A beautiful way to worship Our Lord Jesus Christ is to unite ourselves to the thoughts and meditations of Our Lady when Our Lord was taken down from the Cross, when she held His Sacred and blood-drained Body in her lap. She contemplated the part of that macerated Body with boundless love, veneration, respect and affection. She considered the members and adored them in their significance and function. She measured the offense against His divinity in having those parts flagellated. With this, in short, she practiced this devotion, adoring different parts of her Divine Son’s Body.
Therefore, it is only for a question of convenience, a sense of appearances and proportion, so to speak, that keeps the Church from promoting the adoration of many of the parts of the Body of Our Lord.
What is devotion to the Sacred Heart?
What exactly is devotion to the Sacred Heart? It is the devotion to the organ of Our Lord that is the Heart. But in Scripture, the heart does not have the sentimental meaning it took on at around the end of the 18th century, and certainly in the 19th century. The heart does not express sentiment.
When Scripture says: "With my whole heart have I sought thee,” (Ps 119:10) the heart here is the human will, the human purpose, properly said, human holiness. Thus, when the Prophet says this, he means, "With my whole will I have sought thee.” The Gospel also says: "Our Lady kept all these words, pondering them in her heart.” (Luke 2:19) You can see that it is not a sentimental heart spoken of here, but her will, her soul, that guarded these things and thought about them.
The heart is the will and the reason of the person, that dynamic element that considers and ponders things. In Our Lord His Sacred Heart is His will. The will is symbolized by the heart because all the movements of the will can have repercussions on the heart. It is in this sense, then, that the Sacred Heart of Jesus is adored.
Gen. La Rochejaquelein wearing the badge of the Sacred Heart, symbol of the Vendée
By correlation, there is the immensely significant devotion of the Immaculate Heart of Mary. The Immaculate Heart of Mary is a shrine inside which we find the Sacred Heart of Jesus.
Our Lord promised an outpouring of grace for this devotion. The Sacred Heart made special promises to those who make the nine First Fridays. The most striking of them, perhaps, is that those who make the Nine First Fridays will not die without the grace of final repentance. This is not to say that they will certainly go to Heaven. It is to say that they will have a great grace before they die, so great that every hope can be had for their salvation.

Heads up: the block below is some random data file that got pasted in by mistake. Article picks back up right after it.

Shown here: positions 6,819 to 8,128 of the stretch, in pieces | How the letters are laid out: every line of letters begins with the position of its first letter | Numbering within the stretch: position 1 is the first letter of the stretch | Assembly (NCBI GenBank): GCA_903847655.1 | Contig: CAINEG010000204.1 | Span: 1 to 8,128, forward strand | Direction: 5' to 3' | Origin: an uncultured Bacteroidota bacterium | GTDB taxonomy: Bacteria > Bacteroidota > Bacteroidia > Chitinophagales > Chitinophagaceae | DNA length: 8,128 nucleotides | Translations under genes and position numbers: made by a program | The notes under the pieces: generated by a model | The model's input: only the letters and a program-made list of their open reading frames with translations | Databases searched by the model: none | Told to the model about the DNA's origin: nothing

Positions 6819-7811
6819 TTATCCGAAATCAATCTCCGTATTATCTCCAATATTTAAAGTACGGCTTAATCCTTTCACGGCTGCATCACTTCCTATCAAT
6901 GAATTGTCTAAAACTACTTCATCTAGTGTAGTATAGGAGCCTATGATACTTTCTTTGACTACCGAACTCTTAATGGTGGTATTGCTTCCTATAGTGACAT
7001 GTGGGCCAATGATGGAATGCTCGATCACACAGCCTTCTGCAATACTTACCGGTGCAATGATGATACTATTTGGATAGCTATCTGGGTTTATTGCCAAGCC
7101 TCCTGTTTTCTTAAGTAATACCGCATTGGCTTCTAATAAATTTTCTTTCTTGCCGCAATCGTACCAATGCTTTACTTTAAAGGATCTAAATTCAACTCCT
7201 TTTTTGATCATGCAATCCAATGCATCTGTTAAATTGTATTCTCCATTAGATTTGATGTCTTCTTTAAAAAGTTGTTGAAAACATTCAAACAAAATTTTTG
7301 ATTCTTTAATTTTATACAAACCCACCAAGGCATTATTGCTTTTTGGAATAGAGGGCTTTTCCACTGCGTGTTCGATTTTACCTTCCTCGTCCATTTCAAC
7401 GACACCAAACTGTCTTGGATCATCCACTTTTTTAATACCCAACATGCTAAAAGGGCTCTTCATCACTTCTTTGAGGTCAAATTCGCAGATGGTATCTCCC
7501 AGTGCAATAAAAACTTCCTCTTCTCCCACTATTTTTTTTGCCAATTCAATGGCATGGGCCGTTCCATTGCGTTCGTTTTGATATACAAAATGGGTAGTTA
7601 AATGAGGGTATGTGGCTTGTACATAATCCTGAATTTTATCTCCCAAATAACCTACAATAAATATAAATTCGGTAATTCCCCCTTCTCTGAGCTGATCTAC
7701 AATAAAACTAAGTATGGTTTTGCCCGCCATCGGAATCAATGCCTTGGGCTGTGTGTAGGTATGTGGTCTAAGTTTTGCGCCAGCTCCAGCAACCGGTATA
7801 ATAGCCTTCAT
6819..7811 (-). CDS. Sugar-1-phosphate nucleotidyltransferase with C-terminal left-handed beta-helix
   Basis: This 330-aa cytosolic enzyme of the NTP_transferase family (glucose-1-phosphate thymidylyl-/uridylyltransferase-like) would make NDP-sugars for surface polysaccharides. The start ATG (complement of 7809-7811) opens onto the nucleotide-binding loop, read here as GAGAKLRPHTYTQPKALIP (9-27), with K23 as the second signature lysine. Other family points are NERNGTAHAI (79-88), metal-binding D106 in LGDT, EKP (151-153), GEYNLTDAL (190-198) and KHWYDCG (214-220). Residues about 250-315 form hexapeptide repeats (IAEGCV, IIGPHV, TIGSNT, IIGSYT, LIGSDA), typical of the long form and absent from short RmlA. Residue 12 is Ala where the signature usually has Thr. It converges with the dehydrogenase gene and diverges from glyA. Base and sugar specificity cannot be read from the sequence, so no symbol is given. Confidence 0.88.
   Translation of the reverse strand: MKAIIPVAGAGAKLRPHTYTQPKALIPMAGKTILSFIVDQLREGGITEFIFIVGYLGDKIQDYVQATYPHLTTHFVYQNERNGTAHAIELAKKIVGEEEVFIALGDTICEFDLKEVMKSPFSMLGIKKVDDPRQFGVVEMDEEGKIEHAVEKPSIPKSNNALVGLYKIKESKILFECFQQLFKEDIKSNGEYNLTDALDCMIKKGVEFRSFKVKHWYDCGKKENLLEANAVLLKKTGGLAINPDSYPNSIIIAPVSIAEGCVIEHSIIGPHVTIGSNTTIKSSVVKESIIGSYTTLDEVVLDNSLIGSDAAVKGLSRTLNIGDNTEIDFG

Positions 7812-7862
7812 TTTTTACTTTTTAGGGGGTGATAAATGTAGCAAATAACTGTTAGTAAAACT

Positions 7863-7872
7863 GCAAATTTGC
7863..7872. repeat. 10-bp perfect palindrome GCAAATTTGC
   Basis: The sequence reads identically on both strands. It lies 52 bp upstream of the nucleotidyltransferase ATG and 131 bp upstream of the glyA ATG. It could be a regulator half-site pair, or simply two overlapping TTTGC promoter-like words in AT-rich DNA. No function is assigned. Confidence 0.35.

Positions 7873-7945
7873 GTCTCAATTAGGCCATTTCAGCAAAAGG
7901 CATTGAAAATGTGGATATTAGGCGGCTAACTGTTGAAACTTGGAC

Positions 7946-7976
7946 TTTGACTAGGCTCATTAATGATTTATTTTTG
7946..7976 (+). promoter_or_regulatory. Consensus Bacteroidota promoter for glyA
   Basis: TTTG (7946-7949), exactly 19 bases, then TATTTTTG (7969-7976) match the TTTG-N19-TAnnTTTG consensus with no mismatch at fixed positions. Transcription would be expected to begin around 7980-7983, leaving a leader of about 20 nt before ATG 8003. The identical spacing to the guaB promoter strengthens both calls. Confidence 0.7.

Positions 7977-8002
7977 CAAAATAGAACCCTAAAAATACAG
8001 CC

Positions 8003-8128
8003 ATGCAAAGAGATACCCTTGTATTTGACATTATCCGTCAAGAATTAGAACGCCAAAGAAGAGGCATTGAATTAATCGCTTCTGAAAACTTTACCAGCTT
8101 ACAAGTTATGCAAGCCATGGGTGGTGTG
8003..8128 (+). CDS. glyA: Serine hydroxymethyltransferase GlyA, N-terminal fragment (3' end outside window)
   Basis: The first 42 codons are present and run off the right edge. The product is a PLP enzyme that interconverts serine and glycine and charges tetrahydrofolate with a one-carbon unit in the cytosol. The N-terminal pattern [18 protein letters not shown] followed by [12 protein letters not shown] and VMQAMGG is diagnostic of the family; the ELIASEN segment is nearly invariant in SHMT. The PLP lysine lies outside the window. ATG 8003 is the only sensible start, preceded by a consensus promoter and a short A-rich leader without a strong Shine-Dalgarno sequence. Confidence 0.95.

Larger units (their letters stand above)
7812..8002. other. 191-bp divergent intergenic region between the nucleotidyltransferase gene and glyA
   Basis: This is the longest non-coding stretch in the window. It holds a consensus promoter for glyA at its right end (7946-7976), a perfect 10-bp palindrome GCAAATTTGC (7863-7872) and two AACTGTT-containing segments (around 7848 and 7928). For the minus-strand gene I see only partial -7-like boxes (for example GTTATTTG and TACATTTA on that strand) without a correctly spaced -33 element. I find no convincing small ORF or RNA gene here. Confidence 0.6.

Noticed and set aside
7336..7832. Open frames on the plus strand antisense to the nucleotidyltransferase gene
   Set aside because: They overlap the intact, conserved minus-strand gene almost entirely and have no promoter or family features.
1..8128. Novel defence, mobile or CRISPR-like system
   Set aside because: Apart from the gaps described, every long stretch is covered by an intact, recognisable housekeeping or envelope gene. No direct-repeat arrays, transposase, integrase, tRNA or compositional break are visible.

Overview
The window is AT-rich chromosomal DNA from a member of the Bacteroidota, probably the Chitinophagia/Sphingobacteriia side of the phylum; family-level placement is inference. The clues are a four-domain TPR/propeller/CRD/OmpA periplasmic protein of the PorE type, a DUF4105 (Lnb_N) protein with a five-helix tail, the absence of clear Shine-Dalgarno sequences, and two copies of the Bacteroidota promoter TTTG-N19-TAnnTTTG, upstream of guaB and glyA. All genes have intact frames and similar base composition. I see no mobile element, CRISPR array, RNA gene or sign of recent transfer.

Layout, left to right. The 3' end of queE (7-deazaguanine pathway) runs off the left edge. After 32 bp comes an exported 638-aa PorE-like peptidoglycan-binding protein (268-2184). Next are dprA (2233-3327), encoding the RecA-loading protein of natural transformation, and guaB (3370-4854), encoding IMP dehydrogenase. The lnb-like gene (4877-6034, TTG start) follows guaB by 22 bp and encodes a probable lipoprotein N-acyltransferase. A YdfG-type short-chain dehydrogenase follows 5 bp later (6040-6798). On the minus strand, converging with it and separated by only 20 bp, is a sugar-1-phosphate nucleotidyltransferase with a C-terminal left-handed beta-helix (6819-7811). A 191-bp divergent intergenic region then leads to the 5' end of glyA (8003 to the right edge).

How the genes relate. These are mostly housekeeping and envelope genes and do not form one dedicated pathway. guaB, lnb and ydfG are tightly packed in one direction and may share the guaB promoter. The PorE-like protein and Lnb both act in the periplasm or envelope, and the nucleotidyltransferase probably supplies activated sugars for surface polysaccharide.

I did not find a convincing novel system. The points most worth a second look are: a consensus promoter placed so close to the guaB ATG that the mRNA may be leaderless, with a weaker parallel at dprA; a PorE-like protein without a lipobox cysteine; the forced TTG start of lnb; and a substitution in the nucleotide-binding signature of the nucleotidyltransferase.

You understand how diligently the Church has strived in the past for this devotion to be known, appreciated and understood by our reason without sentimentalism. A manly devotion seeks the reason for a thing and then loves that thing for its reason of being. It is in this way that the strong man and strong woman of the Gospel judge pious things.
Therefore, we should ponder this devotion and turn our souls, our wills, to the Heart of Jesus as the source of those graces Divine Providence planned to give men in the epoch of the Revolution. It is a means of grace intended for the difficult times to come, these very times in which we live today.
We should ask the Heart of Jesus, through the blood and water that flowed from It, to cleanse and restore us. This is my suggestion when you meditate and pray on Fridays, and especially on the first Friday of the month and the Friday of Passion Week.
I close, reminding you of that soldier who pierced the Heart of Jesus with a spear. Upon making this act of violence against the Sacred Heart of Jesus, the water and the blood poured from the side of Our Lord and spilled onto his eyes. Then, the eyes of the soldier, who was becoming blind, were immediately healed and he regained his sight. For us, this is most eloquent and significant.
It means that those who have devotion to the Sacred Heart of Jesus may ask for similar graces, not necessarily the physical miracle, but rather a grace for our souls. If we want to have the Catholic sense, a counter-revolutionary understanding of things, if we want to perceive how the Revolution and Counter-Revolution are working around us and in us, if we want to know our defects, to understand the souls of others to do good for them, to have keen insight in our studies, to have a good psychological equilibrium and be cured of nervous problems of all types, then we can and we must have recourse to the Sacred Heart of Jesus.
We should ask for a grace pouring from His Sacred Heart – like the blood and water that cured the soldier – that will eradicate the total or partial blindness of our souls. Let us pray, then, to the Sacred Heart of Jesus through the Immaculate Heart of Mary, for this is the only way we will obtain the graces to cure us from our multiple blindnesses. Doing this, we will make a splendid request and be on the road to obtaining a magnificent grace.
1. Cf. Marguerite-Marie Alacoque, Vie et oeuvres, Paris-Fribourg: Saint Paul, 1990, vol. II, pp. 335-337, 343-344, 435-436 Saint of the Day, March 4, 1965
Posted June 13, 2012
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St. Margaret Mary Alacoque
The Sacred Heart of Jesus, Symbol of Combativity
Irresistible Novena to the Sacred Heart of Jesus
The Twelve Promises to St. Margaret Mary Alacoque
St. John Eudes